extensive notes. The material that follows is not a true 
verbatim interview, but rather paraphrases what Dan 
said in response to my questions. The "answers" also 
reflect what he wrote down prior to the interview, and 
some material comes from a wonderful book prepared 
for Dan and Ann by their children on the occasion of 
the Zimmerman's 50"' wedding anniversary. The book 
is a worthy testimony to two very remarkable people. 
Dan took time to read this article and thus had an 
opportunity to correct me where necessary. We both 
agree that the article is a reasonable representation 
of what he remembers about growing up near Chau- 
tauqua and how he described that experience to me. 
Tim Tomlinson 

mas Brown, for example, was a groundskeeper/ 
custodian for over 35 years, until 1960. His sons 
delivered newspapers, and many of we children in 
the Valley delivered papers, milk, berries, and vege- 
tables to summer folks. Tom Brown's older brother 
Charles was a stonemason. There is a small (no 
longer in use) quarry near the bluff above Fern Glen 
Creek where local stone was cut for use at Rock 
Bottom and for the construction of the rock wall 



Local men cutting ice c 1910, this photo from the 

Zimmennan collection. The Inn is m the background, m what is now 

Flint Park. 



that ran from Play School down to the Chapel en- 
trance, and which only recently has been replaced. 
My family also did odd jobs for Chautauquans to 
earn money. I milked our two cows and sold the 
milk in Chautauqua. My father was a builder and 
re-modeler for Chautauqua cottages and public 
buildings. The skills he taught me were very 
important to my missionary work in Africa during 
the many years Ann and I spent there. Some folks in 
Fern Glen worked in Grafton or Alton, but were 
still connected to Chautauqua. There were special 
season passes that we could buy. The passes 
allowed us to participate in all Chautauqua events, 
including the use of the pool, movies and programs 
at the Auditorium, attending Chapel services and 
Sunday School, and so on. I remember two 
occasions very well. When I was only five and my 
sister Mary was two, we marched in the Children's 
Day parade. This was 1 928, and my brother Paul 
was seven. My mother brought us to Springfield 
Avenue where the parade was forming, and placed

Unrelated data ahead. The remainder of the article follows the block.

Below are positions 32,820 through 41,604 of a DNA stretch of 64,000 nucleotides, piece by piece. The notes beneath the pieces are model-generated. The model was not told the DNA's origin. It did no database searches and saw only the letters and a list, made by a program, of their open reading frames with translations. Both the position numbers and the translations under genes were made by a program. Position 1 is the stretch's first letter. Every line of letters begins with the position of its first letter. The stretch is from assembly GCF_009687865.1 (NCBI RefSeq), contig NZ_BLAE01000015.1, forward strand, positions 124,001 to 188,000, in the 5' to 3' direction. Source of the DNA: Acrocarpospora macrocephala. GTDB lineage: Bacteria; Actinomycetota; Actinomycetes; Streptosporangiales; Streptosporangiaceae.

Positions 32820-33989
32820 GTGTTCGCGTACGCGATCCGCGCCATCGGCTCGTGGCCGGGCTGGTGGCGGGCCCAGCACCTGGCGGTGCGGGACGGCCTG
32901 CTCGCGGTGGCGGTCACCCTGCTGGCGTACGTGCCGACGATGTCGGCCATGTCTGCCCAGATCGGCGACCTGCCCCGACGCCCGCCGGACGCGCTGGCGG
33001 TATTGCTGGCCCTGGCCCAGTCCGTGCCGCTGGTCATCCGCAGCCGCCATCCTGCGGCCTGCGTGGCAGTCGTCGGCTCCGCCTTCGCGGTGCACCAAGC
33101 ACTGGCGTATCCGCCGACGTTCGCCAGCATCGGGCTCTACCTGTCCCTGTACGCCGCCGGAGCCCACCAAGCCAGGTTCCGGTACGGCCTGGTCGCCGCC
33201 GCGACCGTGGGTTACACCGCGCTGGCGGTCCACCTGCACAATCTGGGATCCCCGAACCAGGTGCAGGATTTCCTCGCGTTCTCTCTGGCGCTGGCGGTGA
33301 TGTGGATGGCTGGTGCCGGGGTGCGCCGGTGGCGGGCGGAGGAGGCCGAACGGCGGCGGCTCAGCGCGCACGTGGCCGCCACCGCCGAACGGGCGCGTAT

us in line for marching. She told Paul and me that 
we must be very carefiil and take good care of 
Mary. The three of us marched hand in hand, Mary 
in the middle, down the streets with the rest of the 
Chautauqua children. In those days, the parade 
moved toward the boardwalk, up eiround the 
(present) Adams cottage and then down St. Louis 
Avenue. Near the Boardwalk, Mary saw my mother 
in the watching and approving crowd, and began to 

(Continued on page 5) 



VOLUME 3, ISSUE 1 



CHAUTAUQUA HISTORICAL SOCIETY 



PAGES 



(Continued from page 4) 

cry and wail something awful. 1 was mortified and 
embarrassed, and she didn't stop until she could no 
longer see my mother. I still tease her about that to- 
day. 

Another strong memory is connected to an 
almost fatal accident. In 1937, 1 was 14 years old. If 
you were older than 14 you couldn't compete in the 
Chautauqua competitions. The previous year I had 
managed a "third," and was determined to get a 
"first" in the 100 yard dash, the steeplechase, or the 
Softball throw — or all three. The day of the compe- 
tition, I wanted to practice but couldn't 
until Paul and 1 hauled wood home that my father 
had split. My mother would use the wood for heat- 
ing water and baking. We hitched our two horses, 
Pat and Dick, to our wagon and went to get the 
logs. Loading them was easy, in spite of the heat. 
We were almost finished and I got on the wagon to 
move it forward a little. One rein had fallen be- 
tween the two horses. Steadying myself with my 
hand on Dick's back, 1 reached dov«i for the rein. I 
lost my balance, startling the horses. They raced 
down the hill, with me trying to hold on one of the 
reins, their hooves kicking dirt and dust at me, and 
me bouncing back and forth along the wagon 
tongue as the loaded wagon careened forward. I 
fell unconscious to the road, the horses and wagon 
racing on, only to be stopped by a neighbor. 

As I awoke I could hear Paul shouting, "Is 
he dead, is he dead?" My back was very, very 
painful, but I was not dying. My father was able to 
get help and I was taken in a neighbor's car to SL 
Joseph's Hospital in Alton. The injuries turned out 
to be minor, but I was sore for a few weeks. I had 
time to think, and my parents reminded me that God 
had a purpose in saving my life. That purpose 
turned out to be service to God. 1 never did get a 
Chautauqua "first," and my interest in sports 
declined after that summer incident. 

TRT The 30s were the heart of the Great Depres- 
sion. What was happening at Chautauqua? 

DZ Six families lived in Fern Glen, long-time 
families. We also had a number of temporary resi- 
dents, some who lived in tents in the summer, and 
were able to rent Chautauqua cottages for the 
winters. This was, by the way, not entirely related 



to the hardships of the Depression. For years, many 
of the "winterized" cottages were either lived in by 
the owners or rented for the winter season. The 
character of the Mississippi changed during this 
decade. Prior to the Alton Dam ( 1 936), there were 
many more sand bars in the river than now. These 
were favorite swimming places, as was the "sandy" 
shoreline. What we now sometimes call Alton Lake 
didn't exist. Local workers used to cut ice in the 
river and some of it was stored in an icehouse by 
the Chautauqua back gate. That area was turned into 
a horse bam in the 1920s. Over 15 horses were 
available for riding in the 1930s, and Fern Glen was 




Original Administration Building and Comfort House with two Roque 
courts, c. 1928; below, dedication of new building m 1934 from the 
Zimmerman collection 



a favorite riding trail. They sure could stir up dust